Large studies, with limited resources call for cost-effective cognitive assessment methods. Computerized tests offer viable alternatives but more data are needed on their functioning. Our aim was to evaluate the overlap between a computerized neuropsychological test battery and a traditional test of general intelligence (IQ).


Cognitive functioning was assessed in birth cohort mothers (n = 80) with two widely used methods: Cogstate, computerized test battery, and WAIS-IV, a traditional IQ test. Correlational analyses were conducted.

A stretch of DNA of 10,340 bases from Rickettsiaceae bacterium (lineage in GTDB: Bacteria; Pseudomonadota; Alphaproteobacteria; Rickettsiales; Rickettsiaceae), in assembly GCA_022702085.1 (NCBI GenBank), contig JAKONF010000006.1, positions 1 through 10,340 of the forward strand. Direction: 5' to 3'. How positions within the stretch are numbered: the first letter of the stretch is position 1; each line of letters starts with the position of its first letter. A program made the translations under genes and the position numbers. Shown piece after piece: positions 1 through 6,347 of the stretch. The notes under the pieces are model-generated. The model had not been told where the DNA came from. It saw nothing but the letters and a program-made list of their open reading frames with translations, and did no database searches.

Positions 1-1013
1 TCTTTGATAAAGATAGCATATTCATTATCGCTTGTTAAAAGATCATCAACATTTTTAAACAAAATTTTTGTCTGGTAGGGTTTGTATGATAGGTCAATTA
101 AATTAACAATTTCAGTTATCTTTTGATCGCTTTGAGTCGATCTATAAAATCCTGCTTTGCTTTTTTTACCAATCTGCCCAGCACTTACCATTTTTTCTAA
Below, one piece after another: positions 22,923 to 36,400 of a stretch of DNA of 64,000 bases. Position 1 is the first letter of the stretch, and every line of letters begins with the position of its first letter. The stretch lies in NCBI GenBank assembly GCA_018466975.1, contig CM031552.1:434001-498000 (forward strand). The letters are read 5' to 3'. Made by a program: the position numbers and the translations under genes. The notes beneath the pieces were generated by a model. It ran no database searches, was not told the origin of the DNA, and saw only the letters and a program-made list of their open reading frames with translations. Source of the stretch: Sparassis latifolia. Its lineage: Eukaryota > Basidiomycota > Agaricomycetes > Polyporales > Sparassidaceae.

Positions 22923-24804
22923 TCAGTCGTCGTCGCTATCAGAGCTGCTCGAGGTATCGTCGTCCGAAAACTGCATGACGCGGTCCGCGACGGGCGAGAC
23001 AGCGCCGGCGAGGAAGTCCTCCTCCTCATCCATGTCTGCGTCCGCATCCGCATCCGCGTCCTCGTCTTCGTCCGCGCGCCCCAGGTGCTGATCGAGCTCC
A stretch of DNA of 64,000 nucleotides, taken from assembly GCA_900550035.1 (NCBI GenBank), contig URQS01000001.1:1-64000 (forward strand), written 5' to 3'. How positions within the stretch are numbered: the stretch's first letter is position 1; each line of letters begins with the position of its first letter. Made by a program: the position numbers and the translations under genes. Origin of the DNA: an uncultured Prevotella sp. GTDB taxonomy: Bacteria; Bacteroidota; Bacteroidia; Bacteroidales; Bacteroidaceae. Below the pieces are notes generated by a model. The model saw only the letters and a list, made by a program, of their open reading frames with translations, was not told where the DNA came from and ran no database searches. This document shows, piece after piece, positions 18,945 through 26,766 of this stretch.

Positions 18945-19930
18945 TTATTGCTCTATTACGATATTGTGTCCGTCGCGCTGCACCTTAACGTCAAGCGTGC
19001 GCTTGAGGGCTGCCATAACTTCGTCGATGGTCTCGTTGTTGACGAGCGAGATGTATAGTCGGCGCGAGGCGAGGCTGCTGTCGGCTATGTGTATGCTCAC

We found weak-to-moderate correlations between the measures, except for verbal comprehension. The indices of overall performance showed more consistent correlations than Subtests.


The overall correlations were in accordance with earlier studies. Cogstate is relatively independent of verbal comprehension abilities. The choice of the cognitive assessment method should be strongly guided by the research question. More studies are needed to evaluate the applicability of the Cogstate Composite Score in cognitive screening.

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